A small oil sketch for the massive Raft of the Medusa by the French painter Theodore Gericault. Not to be missed if you liked the full size version downstairs. The drawing beneath the painting visible in this image reveals much about the artist's working method and his mastery of anatomy and gesture. If you click on the image to see it bigger you will see how the character with the red headscarf is holding a lifeless man. It seems as if he is waiting, with growing boredom, for Gericault to add some colour (life) to his poor pale shipmate.
In addition to seeing the often reproduced, Hall of Fame artworks in the flesh, another wonderful thing about these massive museums is discovering little treasures that were previously unknown to you. Like this one where you can literally follow the light as in travels through the window, hits the floor, then illuminates the underside of the mysterious staircase.
In this famous Gericault from 1821, long before the science of stop motion photography revealed the truth, we can see how some people used to think horses galloped.
The Vimy Memorial
The Figure of Canada (a.k.a. Sorrow), by Walter S. Allward. Canadian National Vimy Memorial.
Of all the places I planned on visiting this year, the Vimy Memorial is the site for which I had the highest expectations. After seeing the emotional Easter Monday broadcast on the CBC last year commemorating the 90th anniversary of the Battle of Vimy Ridge, I had it in my mind that it might be the most beautiful (and moving) memorial in the world. Yes, including pyramids, archs, and the Taj. It is a memorial to all those who fought the battles of the Great War; and as some suggest - a monument to the moment in time when Canada became a nation.
So I headed out to Arras, France to visit this place I had grown fond of from afar. It did not disappoint. It IS the most beautiful memorial I have ever seen. In the photos below, I try to capture a bit of the experience, hoping that someday you will visit the site. Ever Canadian must, everyone else should.
The Flemish town of Arras, France is where you will find a place to stay closest to the momument. As you can see, it is beautiful. Less than one hour on the TGV from Paris Gare du Nord (175km)
The land surrounding the monument has been planted with species to evoke the Canada landscape.
These re-constructed trenches are one of the first things you see when on the tour of the underground tunnels. They may not be inhabited with the foul stench of death and rats that the real trenches were riddled with, but they do give you some idea of just how close they were to the enemy.
The surreal landscape all around the site has been sculpted by mortar shelling and land mines.
Much of the surrounding area is still full of land mines, so you have to stay within the prescribed safe zones. Sheep belonging to a local farmer, too light to set off the mines, are used to keep the grass trimmed.
We're getting there. It is a long, and at times, an emotional walk.
This is, for lack of a better term, the 'back' of the memorial.
This is the front, with Canada standing by herself on the edge.
Sympathy of Canadians for the Helpless
I love how his foot breaks the implicit frame here.
A perfect end to the day. Getting a drive back to Arras from Georges who has been driving Canadians to and from the site for years. He is a fixture at the site, and a great friend to all those who work there. In this picture, taken at the graveyard for German soldiers, he is showing a fellow Canadian the map of the area.
Moo.com, cool handbags, and Abba Gold in Paris, mon Dieu!
As I mentioned in the last posting, train travel can be rather civilised at times. I had a lovely journey from London to Paris and met Fran from America and Yasmeem from Paris (but originally from Beirut). At this point I am going to make a shameless plug for moo.com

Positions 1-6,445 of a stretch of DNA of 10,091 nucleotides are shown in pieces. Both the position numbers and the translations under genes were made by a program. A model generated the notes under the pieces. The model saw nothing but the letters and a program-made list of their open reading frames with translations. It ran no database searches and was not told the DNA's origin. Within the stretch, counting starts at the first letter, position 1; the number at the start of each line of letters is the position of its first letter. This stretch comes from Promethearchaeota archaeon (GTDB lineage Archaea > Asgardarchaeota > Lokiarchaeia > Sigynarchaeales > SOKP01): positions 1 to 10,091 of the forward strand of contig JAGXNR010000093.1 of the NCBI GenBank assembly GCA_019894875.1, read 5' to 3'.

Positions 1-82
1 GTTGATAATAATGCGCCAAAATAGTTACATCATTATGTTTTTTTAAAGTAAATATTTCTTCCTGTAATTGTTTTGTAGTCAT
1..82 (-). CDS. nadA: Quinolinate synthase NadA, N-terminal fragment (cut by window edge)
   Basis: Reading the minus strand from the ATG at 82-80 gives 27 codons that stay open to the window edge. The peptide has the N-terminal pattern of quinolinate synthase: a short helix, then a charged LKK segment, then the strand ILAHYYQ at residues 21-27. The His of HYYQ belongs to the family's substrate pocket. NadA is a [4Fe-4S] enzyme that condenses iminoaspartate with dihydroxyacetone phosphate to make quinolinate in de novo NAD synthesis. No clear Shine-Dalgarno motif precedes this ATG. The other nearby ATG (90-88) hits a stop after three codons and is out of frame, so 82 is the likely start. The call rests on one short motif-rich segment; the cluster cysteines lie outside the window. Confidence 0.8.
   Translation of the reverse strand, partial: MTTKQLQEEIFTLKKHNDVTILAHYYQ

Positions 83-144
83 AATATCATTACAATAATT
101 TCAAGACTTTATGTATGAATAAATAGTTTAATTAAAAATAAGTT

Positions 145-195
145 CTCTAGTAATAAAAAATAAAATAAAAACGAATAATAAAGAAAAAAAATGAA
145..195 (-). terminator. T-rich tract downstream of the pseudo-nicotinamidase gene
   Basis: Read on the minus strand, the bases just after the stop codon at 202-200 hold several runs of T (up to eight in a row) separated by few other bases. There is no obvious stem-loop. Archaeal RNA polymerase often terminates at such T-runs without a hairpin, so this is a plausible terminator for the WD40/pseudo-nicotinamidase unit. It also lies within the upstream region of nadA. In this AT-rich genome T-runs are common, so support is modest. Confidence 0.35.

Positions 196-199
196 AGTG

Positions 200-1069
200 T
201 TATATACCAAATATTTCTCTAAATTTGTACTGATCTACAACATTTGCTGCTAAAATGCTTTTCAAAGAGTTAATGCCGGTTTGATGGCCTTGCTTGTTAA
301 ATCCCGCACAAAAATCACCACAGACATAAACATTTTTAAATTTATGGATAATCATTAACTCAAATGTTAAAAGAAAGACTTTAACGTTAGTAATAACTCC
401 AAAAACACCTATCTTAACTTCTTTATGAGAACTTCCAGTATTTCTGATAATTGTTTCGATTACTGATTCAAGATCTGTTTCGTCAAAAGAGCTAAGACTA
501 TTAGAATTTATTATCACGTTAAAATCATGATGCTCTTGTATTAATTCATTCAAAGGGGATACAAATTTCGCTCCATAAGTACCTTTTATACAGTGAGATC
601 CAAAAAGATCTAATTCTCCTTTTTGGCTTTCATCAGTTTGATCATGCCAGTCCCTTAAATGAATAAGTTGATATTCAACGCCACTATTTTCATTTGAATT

, and their cool mini-cards, postcards, and sticker books - they can all be ordered and made from your facebook or flicker pictures. You can check them out on line, but until you feel an actual matt-laminated mini card in your hand, you might not fully get it
. That's okay. Order them anyway, trust me. (and I'm not just saying this because Lisa work's for them. Her blog is the Rodwellian link, btw.) Order them now and you can use them at Christmas...my goodness, did i just use the c-word! It must be all the moo.com excitement.
Anyway, these moo mini-cards are really fun, and are a great thing to give to people as you travel through life. I gave one to Fran, and this piqued Yasmeen's interest. (she had been happily listening to her ipod as we north americans sat across from her talking and talking, as we're known to do) It turns out Yasmeen is a designer and found the cards really beautiful. She was travelling with a silkscreened leather bag she designed herself. Fran bought a couple of bags from her right then and there. You can look up Yasmeen Farah's bags and notebooks at www.gingerlily.fr
Anyway, we all got on famously, and in Paris I hung out with Yasmeen and her friends, ate steak frites and went to Abba Gold, of course: Voulez-Vous
. The picture outside the theatre is of Yasmeen and her photographer friend Nicolas, who looked to me like a french Joaquin Phoenix, so I called him Joaquin Paris.
I was lucky enough to have been in Paris to see some of the fall colours. I decided to take the Eurostar train to there because it gets you to downtown Paris is less time than the three frickin' hours you are supposed to be at Heathrow before your flight even gets off the ground. Terrorist jerks! That and also because it freed up an extra stop on my round-the-world ticket to see friends in San Fran next June. And rail travel can be so much more civilised than air travel. In Paris, I had dinner with my tres pregnant friend Pet and her beau. She choose Hotel du Nord as our dining destination, where we were joined by another friend of theirs. Coincidentally, I was staying at the Nord Hotel, right across from the Gard du Nord; a place I recommend if you're looking for decent, relatively inexpensive Paris accommodation and will be travelling in and out of the city from the Gare du Nord train station, as I was. Not top choice for neighbourhood strolling, or dining, however. For that go to the very french